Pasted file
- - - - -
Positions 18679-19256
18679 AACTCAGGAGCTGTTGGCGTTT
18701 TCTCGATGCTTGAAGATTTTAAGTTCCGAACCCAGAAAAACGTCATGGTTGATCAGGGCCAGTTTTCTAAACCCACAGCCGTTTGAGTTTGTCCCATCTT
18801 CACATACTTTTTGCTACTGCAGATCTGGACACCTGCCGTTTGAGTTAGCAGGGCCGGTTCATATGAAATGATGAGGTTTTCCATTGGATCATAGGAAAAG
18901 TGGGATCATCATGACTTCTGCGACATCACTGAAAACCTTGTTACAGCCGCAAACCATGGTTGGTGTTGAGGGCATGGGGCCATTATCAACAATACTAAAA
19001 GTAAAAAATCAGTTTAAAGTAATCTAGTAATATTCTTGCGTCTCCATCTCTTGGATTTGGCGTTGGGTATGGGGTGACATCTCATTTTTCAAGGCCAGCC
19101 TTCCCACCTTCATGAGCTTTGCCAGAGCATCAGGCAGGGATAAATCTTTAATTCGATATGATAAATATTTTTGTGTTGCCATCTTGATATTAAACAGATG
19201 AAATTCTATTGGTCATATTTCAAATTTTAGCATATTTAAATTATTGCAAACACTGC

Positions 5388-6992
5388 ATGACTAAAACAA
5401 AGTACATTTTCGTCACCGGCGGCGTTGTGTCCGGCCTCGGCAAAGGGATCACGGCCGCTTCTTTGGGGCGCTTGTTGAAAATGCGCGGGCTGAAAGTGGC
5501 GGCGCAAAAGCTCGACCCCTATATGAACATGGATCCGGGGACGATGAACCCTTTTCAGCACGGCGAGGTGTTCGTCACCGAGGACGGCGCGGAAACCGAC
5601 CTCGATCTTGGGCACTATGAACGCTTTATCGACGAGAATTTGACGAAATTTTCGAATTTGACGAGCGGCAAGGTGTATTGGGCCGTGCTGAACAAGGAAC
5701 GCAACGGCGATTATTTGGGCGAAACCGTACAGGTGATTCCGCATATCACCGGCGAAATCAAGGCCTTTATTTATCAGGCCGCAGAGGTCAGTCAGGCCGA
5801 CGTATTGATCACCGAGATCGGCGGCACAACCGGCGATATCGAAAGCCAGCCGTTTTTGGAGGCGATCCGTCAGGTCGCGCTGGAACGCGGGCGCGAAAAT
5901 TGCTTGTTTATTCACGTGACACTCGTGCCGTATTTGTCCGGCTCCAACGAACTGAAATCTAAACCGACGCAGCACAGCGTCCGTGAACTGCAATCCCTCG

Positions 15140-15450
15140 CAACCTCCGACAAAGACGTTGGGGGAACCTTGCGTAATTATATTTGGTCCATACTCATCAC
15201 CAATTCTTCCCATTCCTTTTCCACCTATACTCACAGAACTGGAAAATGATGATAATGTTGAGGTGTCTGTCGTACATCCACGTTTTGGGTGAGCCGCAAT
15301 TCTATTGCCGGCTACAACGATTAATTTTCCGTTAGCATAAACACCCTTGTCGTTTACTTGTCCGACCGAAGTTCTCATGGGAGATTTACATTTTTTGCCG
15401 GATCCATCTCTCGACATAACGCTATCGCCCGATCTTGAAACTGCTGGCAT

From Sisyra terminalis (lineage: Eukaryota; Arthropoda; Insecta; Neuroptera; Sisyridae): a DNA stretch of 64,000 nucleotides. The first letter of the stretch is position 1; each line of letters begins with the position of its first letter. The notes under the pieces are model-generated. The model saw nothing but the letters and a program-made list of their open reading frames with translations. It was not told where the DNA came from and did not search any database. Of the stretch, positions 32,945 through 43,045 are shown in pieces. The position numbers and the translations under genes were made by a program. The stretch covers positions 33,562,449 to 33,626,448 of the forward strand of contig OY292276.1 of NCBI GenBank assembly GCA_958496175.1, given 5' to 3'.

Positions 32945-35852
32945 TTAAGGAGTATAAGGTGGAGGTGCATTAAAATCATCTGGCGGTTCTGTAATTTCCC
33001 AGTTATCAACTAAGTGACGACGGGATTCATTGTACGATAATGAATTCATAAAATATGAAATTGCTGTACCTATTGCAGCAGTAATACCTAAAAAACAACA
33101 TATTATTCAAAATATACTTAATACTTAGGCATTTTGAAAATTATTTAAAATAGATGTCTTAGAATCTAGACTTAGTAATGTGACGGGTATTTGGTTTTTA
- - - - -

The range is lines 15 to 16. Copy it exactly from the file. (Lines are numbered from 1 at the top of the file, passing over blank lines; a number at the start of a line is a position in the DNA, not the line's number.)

5801 CGTATTGATCACCGAGATCGGCGGCACAACCGGCGATATCGAAAGCCAGCCGTTTTTGGAGGCGATCCGTCAGGTCGCGCTGGAACGCGGGCGCGAAAAT
5901 TGCTTGTTTATTCACGTGACACTCGTGCCGTATTTGTCCGGCTCCAACGAACTGAAATCTAAACCGACGCAGCACAGCGTCCGTGAACTGCAATCCCTCG